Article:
The jury in the Tipperary murder trial has heard that a pathologist told an investigating garda that the remains of Bobby Ryan showed evidence of multiple injuries which could be the result of a traffic accident or a serious assault.

A senior investigating garda was giving evidence in the trial of Patrick Quirke of Breanshamore, Co Tipperary who is accused of murdering Mr Ryan, a part time DJ known as Mr Moonlight.

Mr Quirke has pleaded not guilty to the murder of Mr Ryan at an unknown location on a date between 3 June 2011 and 30 April 2013.

Mr Ryan's body was discovered by Mr Quirke on a farm at Fawnagowan, Co Tipperary.

Supt Patrick O'Callaghan, who was one of the senior investigating gardaí, attended the post-mortem examination carried out on the remains by Dr Khalid Jabber the day after the body was discovered.

His notes of a conversation with Dr Jabber contain a reference to multiple injuries which could have resulted from a traffic accident or serious assault.

Supt O'Callaghan was asked by defence counsel Lorcan Staines if he was aware that Dr Jabber was refusing to give evidence to the trial.

The witness said he was aware the pathologist would not be available but not that he was refusing.

He agreed with Mr Staines that Dr Jabber's report had been peer reviewed by other pathologists.

Earlier, he was questioned about the decision to remove the body from the tank on 30 April 2013.

He said the pathologist was not willing to attend the scene of the discovery of Mr Ryan's remains before they were removed from the underground tank.

Supt O'Callaghan said he believed best practice had been followed on the day, and he "absolutely" would follow the same procedures again.

He said the pathologist was contacted but was unwilling to attend the scene and the forensic science laboratory was also contacted.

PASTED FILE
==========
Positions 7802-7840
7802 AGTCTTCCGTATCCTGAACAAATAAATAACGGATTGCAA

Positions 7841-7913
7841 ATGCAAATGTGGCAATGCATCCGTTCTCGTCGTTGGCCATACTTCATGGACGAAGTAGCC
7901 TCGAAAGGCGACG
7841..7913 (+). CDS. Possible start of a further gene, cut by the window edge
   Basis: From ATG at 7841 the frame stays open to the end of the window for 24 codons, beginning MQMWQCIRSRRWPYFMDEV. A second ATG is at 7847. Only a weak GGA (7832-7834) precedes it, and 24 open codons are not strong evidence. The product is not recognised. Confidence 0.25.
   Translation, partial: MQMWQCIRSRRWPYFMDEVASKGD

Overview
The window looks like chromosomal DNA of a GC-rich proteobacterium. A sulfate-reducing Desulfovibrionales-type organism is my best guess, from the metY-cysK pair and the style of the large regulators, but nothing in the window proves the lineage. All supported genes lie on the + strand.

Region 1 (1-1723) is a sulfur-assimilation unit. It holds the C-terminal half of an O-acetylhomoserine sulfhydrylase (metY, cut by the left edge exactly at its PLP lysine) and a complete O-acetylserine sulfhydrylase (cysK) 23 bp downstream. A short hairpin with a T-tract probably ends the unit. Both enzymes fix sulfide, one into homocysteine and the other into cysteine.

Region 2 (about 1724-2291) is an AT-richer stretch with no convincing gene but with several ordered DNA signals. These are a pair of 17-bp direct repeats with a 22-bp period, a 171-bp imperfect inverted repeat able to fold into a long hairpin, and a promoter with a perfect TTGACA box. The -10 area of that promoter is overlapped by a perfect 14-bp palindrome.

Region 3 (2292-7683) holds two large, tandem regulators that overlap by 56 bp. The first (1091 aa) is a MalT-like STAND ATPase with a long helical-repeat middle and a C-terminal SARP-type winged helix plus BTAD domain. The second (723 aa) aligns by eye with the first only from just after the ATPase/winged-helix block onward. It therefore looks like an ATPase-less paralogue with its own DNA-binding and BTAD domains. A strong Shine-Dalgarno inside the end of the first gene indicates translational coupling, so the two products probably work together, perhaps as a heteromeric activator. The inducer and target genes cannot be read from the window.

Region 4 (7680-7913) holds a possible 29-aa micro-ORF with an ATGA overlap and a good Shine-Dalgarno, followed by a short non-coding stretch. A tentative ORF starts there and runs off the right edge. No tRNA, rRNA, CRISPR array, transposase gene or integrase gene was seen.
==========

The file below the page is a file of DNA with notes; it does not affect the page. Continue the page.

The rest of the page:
There was an experienced scenes of crime officer on site when a decision was made to remove the body.

He said he did not believe that anyone would have been able to carry out any detailed examination of the body while it was still in the tank.

Asked about the evidence of an entomologist last week who agreed that best practice was to wait until all experts were on site, Supt O'Callaghan said in 25 years attending murder scenes he had never seen an entomologist attend a scene.

He said the removal of the body was not a rushed operation, the body was found at 1.30pm and was not removed until after 6.30pm.

Asked for his opinion now, with the benefit of hindsight, he replied: "Sitting here now you could stand there and make 20 calls to every forensic scientist, but I don't think anyone would have been able to go into that tank and examine it if you saw the gear the fire service had to wear."

He said he believed the chemical suits worn by the fire service were better than the suits available to the Garda Sub Aqua Unit or scenes of crime gardaí.

Supt O'Callaghan was also questioned about a concrete slab covering the tank which broke during removal by a mini digger.

Asked if this would not have been the most significant thing to happen, he replied that the most significant thing to happen that day was the discovery of the body, not the breaking of a slab.

He was also asked why, in a book of evidence, there was no mention of the fact that a lady's hair clip was found in the tank.

He said he would not have attached any major significance to that because several girls had grown up on that farm and it could have been washed in from the milking parlour.

He agreed that the clip had not been sent for DNA analysis until this year.

Supt O'Callaghan was also asked why Mary Lowry's house was not searched at the time of Mr Ryan's disappearance.

He said Mr Ryan's car had been found at Bansha Woods and the farm yard and slurry tanks were searched to rule out an accident.

Mr Staines said if the farm yard was a focus, why not the house where he was last seen.

Supt O'Callaghan replied: "It just wasn't done."